As we drove to Old Man Klaus’s house, Steph tried her best to persuade me that I was wrong. I kidded myself into thinking that maybe she was just jealous that, for once, I’d solved the case before her, but I knew there was more to it than that. Far more.

When we knocked on the door it took Old Man Klaus a while to answer. It was fair enough. Wheels don’t move as fast as legs. As we followed him back inside the house I couldn’t help noticing the imprints the wheelchair tyres made on the linoleum in the kitchen.

‘So, have you made any progress?’ he asked.

‘I think so.’


‘Hungarian,’ I said.

‘Excuse me?’

‘Your accent.’

Old Man Klaus smiled. ‘Very good, Mr Lasky. Not many people have the ear for my language.’

‘You told me earlier that you’d been Santa at Sears and Roebuck for forty two years, but Steph here thought it was only forty.’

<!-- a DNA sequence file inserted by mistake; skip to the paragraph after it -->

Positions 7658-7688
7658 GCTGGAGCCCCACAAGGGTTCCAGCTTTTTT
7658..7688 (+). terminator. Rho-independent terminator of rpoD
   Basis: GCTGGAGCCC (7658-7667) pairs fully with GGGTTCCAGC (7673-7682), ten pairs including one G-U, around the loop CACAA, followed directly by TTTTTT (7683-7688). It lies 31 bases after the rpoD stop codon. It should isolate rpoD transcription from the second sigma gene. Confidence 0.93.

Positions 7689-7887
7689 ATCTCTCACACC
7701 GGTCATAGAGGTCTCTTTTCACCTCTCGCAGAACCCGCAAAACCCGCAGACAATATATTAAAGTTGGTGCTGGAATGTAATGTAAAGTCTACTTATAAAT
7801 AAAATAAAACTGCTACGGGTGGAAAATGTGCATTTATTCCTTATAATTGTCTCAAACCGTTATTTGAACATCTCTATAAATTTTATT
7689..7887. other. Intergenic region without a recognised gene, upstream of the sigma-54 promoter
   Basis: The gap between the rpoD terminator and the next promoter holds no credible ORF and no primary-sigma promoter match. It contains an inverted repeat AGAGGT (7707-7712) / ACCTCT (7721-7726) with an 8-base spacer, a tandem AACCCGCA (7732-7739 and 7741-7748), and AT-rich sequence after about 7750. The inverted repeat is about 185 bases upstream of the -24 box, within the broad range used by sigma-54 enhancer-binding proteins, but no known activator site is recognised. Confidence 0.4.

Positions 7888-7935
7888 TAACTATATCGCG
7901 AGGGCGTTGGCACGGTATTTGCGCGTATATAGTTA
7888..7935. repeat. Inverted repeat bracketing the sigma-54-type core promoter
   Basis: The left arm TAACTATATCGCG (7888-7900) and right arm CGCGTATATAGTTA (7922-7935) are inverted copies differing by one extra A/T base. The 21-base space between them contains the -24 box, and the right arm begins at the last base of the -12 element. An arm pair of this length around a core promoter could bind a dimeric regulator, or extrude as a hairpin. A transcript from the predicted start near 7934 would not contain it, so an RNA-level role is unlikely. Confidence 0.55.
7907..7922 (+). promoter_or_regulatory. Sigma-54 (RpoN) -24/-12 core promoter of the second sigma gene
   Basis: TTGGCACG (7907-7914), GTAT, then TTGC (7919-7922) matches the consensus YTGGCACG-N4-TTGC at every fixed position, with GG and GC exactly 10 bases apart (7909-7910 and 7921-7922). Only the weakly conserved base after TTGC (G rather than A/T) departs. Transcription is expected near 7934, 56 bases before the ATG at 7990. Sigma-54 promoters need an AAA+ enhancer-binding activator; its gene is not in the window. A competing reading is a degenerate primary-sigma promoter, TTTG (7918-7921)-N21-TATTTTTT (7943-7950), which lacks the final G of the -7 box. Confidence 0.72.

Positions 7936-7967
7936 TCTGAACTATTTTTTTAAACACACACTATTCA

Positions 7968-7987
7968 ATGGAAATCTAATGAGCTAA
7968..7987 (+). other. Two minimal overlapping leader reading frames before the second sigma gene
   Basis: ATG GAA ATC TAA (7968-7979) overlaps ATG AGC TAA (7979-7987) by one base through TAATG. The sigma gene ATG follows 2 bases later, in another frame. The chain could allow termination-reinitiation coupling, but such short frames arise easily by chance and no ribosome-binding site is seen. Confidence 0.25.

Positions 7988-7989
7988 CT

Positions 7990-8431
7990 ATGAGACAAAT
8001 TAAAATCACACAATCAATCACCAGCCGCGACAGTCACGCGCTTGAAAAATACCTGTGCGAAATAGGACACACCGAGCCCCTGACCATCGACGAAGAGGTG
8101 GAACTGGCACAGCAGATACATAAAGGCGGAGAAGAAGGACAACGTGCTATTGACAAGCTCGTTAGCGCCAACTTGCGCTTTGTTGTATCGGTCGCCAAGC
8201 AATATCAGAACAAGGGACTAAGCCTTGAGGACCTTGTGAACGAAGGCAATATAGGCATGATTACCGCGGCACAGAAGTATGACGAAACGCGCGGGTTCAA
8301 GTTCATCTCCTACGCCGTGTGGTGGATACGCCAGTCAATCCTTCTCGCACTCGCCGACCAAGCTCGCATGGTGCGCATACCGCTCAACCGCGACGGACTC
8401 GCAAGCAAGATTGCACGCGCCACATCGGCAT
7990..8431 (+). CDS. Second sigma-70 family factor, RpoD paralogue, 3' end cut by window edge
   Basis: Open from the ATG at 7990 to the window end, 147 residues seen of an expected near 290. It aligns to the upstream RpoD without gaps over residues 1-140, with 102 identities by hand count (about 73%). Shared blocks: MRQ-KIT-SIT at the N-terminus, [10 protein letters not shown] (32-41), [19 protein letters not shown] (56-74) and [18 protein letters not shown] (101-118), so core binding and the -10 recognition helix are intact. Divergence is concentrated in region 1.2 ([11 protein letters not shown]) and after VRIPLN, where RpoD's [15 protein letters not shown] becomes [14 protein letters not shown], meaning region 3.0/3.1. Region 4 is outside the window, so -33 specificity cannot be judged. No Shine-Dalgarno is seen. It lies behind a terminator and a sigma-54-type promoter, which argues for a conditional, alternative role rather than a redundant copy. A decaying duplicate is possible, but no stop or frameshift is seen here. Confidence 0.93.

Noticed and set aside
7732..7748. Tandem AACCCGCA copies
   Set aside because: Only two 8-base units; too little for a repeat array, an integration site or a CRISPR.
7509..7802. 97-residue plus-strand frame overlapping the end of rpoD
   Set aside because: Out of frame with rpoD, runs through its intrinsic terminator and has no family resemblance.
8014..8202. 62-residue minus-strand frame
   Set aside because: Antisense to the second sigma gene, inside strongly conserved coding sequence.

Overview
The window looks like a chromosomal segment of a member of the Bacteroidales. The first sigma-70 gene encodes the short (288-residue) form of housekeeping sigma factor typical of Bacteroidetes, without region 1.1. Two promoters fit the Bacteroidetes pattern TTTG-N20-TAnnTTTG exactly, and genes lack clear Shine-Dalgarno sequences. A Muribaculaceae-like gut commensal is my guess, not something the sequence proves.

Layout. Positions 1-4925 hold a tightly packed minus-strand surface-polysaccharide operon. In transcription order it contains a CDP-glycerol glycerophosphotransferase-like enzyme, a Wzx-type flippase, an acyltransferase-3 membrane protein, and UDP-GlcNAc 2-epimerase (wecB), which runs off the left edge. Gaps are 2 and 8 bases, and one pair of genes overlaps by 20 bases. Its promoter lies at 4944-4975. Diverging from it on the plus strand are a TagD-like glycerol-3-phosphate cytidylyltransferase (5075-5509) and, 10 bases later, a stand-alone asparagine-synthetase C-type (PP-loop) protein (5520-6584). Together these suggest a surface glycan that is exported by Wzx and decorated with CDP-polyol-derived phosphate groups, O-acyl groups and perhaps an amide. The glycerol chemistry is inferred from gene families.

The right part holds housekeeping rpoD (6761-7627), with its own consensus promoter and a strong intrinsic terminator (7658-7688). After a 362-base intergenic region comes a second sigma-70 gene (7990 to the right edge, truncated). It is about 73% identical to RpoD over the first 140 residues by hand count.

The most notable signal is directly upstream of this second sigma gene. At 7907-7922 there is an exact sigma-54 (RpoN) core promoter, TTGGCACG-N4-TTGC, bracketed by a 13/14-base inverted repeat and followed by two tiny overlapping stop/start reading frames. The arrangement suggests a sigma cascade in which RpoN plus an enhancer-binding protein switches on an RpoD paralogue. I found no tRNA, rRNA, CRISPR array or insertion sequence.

‘She’s wrong. I started working at Sears in eighteen ninety, forty two years ago.’

I nodded. ‘Granted. But, as ever, Steph’s right.’

‘How so?’

‘Because you didn’t work Christmas nineteen fifteen or sixteen, did you?’ When Klaus didn’t reply, I persisted. ‘You were dishing out presents in a foreign field, weren’t you?’

Steph tried to interject. I ignored her. ‘Ever use a Steyr eight millimetre, Colonel Klaus?’

He raised his head and stared me, a proud look upon his face. ‘It was the preferred pistol in my regiment of the Austro-Hungarian army.’

I didn’t say anything, I knew he’d continue.

‘Forty Christmas seasons I worked that store, as Stephanie here rightly said. I was this town’s Father Christmas. I always knew it had to come to an end one day. I knew I’d have to give it up. Each year I urged the store to look for a new Santa, but each year they prevaricated until my legs finally gave up on me and I could walk no more.’

He lapsed into silence. I filled the gap. ‘Why?’

‘Worthless!’ Old Man Klaus spat. ‘My wife gave her life giving birth to him and he repaid her by…’ He shook his head. ‘I caught him once playing with his young cousin when she was just a little girl. I should have shot him then.’

‘Only you didn’t, did you?’

‘More fool me.’

‘You waited until it was too late.’

Old Man Klaus laughed, dryly. ‘Not quite. I got him in the end. So go ahead, slap the cuffs on me, Mr Lasky.’

‘Nice try, Mr Klaus, but it won’t wash.’